Six Life-changing Lessons I Learned from my Mother’s Terminal Cancer

1.Sometimes you don’t know whether something is good or bad until much later. 

I lived my entire life in Ohio and when I graduated law school, I wanted to experience something different.  I was fortunate to land a job with a small firm in Golden, Colorado, a small town outside of Denver nestled in the foothills of the Rocky Mountains.  The locale was beautiful, the city life vibrant, and I spent weekends hiking, cycling and enjoying life in what remains one of the most beautiful places I’ve ever been in the world.  But I was struggling with my job: I was barely eeking out a living, I didn’t enjoy the work, my boss and I didn’t click.  Less than two years after arriving, I got an offer out of the blue from a firm back in Ohio that would double my income and offer better opportunity for growth.  Logically, it was a no-brainer, but I still felt like I was giving up, taking the easy way out, going home with my tail between my legs.  A few short years after coming back, my mother was diagnosed with cancer and she died nine months later.  Those nine months I spent with her—able to spend it with her because I lived in the same town—were irreplaceable; some of the most important moments of our relationship happened then.  This could not have happened if I was still living in Colorado. Instead of feeling like a failure, I now understand what a monumental gift I was given in the opportunity to come home at the time I did.


2.Happiness can still be found in the most despairing moments.

As anyone who’s experienced cancer or has had a loved one go through the ordeal knows, it is horrendous experience.  I watched my mother shrivel in size, constantly feel sick, have excruciating pain.  But my mom became awake in a way she had never been before.  She opened up and shared things with me that I never knew about her.  She valued each moment of beauty she was given, and this rubbed off on the people around her.  She suffered from stomach cancer and her stomach was surgically removed in an attempt to stop the disease spreading.  Despite this, when we went to Mexico the last month of her life she ordered exotic foods to experience new things even if it meant only nibbling at them.  She had no stomach, and found a way to enjoy beautiful meals with her family.  Joy is present in everything if we are strong enough to find it.


3.We don’t have time to put off important things until later.

Whether we die in our twenties or live to a ripe ninety, our time here is brutally short.  My mom wanted to travel, but there were always things taking priority, always something else to get done.  When she got to Mexico she reveled in it—spending hours communing with the ocean, having a Pina Colada for the first time, haggling with merchants.  I wish she could have had many more of these experiences.  Within the past month a friend invited me on a trip to South Africa, and it took me about 30 seconds to commit to going.  Seeing every continent is on my bucket list, and after this year, I will only have two to go.  Yes, this will cost time and money.  But these experiences are what I value, much more so than a newer car, bigger home, or fancier watch.  I’m not going to let them slip by.  If you want to write a book, write now.  If you want to paint, paint now.  If you hate your job, change it.  There really is no tomorrow.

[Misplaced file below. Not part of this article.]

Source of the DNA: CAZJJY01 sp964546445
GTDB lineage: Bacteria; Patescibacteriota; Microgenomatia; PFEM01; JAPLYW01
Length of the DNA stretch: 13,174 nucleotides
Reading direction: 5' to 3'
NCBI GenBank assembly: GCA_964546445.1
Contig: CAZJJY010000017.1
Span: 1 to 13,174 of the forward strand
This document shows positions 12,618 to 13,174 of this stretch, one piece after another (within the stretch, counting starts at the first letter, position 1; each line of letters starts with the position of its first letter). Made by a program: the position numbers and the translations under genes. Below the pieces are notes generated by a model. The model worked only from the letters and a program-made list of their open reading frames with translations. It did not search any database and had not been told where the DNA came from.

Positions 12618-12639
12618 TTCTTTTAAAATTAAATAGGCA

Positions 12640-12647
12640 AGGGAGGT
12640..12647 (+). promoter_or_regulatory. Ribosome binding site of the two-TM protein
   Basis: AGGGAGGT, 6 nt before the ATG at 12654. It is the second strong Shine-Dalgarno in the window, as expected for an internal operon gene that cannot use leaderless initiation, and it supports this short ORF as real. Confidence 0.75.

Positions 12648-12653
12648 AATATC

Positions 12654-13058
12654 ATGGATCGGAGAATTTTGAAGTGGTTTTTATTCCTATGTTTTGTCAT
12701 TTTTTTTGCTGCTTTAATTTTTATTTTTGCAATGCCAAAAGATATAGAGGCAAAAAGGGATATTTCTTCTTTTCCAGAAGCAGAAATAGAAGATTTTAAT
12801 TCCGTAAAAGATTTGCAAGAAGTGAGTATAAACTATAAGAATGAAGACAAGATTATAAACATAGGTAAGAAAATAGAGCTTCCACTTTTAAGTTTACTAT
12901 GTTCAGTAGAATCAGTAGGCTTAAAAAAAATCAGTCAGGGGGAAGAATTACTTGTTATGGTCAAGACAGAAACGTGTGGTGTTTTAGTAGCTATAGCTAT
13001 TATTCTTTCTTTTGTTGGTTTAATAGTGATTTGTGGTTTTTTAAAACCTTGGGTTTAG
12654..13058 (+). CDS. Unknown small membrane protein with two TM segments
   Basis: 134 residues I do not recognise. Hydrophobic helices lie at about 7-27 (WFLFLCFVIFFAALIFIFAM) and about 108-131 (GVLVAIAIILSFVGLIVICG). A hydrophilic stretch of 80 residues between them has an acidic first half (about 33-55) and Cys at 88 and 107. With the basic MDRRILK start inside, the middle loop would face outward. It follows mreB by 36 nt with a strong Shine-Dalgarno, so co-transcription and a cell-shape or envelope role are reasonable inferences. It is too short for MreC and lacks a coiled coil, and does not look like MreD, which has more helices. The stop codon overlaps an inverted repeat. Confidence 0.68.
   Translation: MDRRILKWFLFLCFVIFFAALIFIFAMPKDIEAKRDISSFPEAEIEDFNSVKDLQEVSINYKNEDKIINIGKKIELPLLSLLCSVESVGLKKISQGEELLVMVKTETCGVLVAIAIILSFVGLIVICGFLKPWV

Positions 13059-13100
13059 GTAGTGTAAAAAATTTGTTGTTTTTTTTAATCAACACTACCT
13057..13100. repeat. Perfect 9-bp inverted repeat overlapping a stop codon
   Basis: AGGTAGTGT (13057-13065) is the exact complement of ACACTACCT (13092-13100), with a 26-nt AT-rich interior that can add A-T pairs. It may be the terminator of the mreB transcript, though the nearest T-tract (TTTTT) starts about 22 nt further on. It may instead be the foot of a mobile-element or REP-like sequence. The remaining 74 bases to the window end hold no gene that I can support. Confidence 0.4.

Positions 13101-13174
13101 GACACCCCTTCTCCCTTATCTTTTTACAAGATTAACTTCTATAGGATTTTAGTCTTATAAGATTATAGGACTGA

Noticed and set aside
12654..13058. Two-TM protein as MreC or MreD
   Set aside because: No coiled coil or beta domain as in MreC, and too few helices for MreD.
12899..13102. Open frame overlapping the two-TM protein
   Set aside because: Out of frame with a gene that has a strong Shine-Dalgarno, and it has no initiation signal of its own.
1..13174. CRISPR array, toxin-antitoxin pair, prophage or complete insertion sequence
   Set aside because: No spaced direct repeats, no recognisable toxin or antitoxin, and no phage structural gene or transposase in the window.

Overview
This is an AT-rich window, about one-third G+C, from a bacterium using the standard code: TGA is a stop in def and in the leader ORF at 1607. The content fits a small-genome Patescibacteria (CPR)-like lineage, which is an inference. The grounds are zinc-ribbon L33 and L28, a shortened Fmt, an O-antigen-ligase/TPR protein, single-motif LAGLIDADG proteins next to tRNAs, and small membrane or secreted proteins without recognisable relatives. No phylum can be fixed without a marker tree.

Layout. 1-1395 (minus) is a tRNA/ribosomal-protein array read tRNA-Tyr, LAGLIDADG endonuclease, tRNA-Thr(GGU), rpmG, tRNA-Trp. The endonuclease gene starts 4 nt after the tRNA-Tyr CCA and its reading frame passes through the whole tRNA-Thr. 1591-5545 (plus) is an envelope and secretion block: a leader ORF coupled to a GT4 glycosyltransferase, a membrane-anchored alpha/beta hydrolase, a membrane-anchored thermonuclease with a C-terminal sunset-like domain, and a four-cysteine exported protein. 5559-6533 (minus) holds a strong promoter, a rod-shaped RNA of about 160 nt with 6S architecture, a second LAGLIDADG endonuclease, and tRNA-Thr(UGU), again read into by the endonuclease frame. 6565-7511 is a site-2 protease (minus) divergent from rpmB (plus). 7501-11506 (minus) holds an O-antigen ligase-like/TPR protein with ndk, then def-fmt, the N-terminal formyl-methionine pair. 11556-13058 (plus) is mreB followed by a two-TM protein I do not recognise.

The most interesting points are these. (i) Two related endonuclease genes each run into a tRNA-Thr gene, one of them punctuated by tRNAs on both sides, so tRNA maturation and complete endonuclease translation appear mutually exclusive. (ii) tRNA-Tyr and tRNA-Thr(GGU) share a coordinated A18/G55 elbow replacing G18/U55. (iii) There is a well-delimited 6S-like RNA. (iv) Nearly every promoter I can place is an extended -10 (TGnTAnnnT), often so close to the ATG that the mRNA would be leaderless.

4.Not everything happens for a reason, but value can still be drawn from awful things.

If you tell me that my mom got cancer because “everything happens for a reason” or “its part of God’s mysterious plan” I will probably punch you in the face.  Cancer and other tragedies may have causes, but they are tragedies, mostly random, and not part of the Universe’s grand scheme.  But watching my mother’s courage, the joy she took in life even while in pain, her acceptance and offering of love amidst hopelessness, forever changed me for the better.  I am a deeper, more empathetic, more present person solely because of my experience of her suffering and death.  I will not undervalue that gift she continues to give me, ten years on.


5.Petty things do not matter.  Ever.

That slight that your coworker gave you, the aggressive driver that cut you off, the hatefulness of the pundit on tv, the remote control that doesn’t work, the computer that crashes.  These things are irrelevant inconveniences that have no effect on your life except that which you give them.  They are as relevant as the puddle you step over to cross the street. Stop giving them importance they do not deserve.  I’ve had full days ruined because I’ve obsessed over a perceived insult. Whole days lost because I gave that power to someone else.  No more.  If you feel slighted, feel it, acknowledge it, laugh at it, and let it go.  As Wayne Dyer says, other peoples’ opinions of me are none of my business.


6.Happiness doesn’t exist without sadness.

Like yin and yang, dark and light—we can’t truly experience, understand or value true joy and happiness unless we’ve experienced it’s opposite.  And don’t worry—you won’t have to seek it out: sadness, loneliness, heartbreak and loss will find us all eventually.  But knowing this gives happiness a value and a meaning that it would not otherwise have.  We must revel in our moments of bliss.  We must turn over every rock and look behind every tree to find joy.  But for the sadness of the inevitable moment of death that was coming for my mom, I wouldn’t have had those deep, long moments of true connection.  It took the sadness to push us deeper into our happiness.  We built happiness out of sadness.  Everyone can do this, even when things seem darkest.  Look for the light in the dark.  And if its not there, light a candle and make it exist.



Thanks, mom.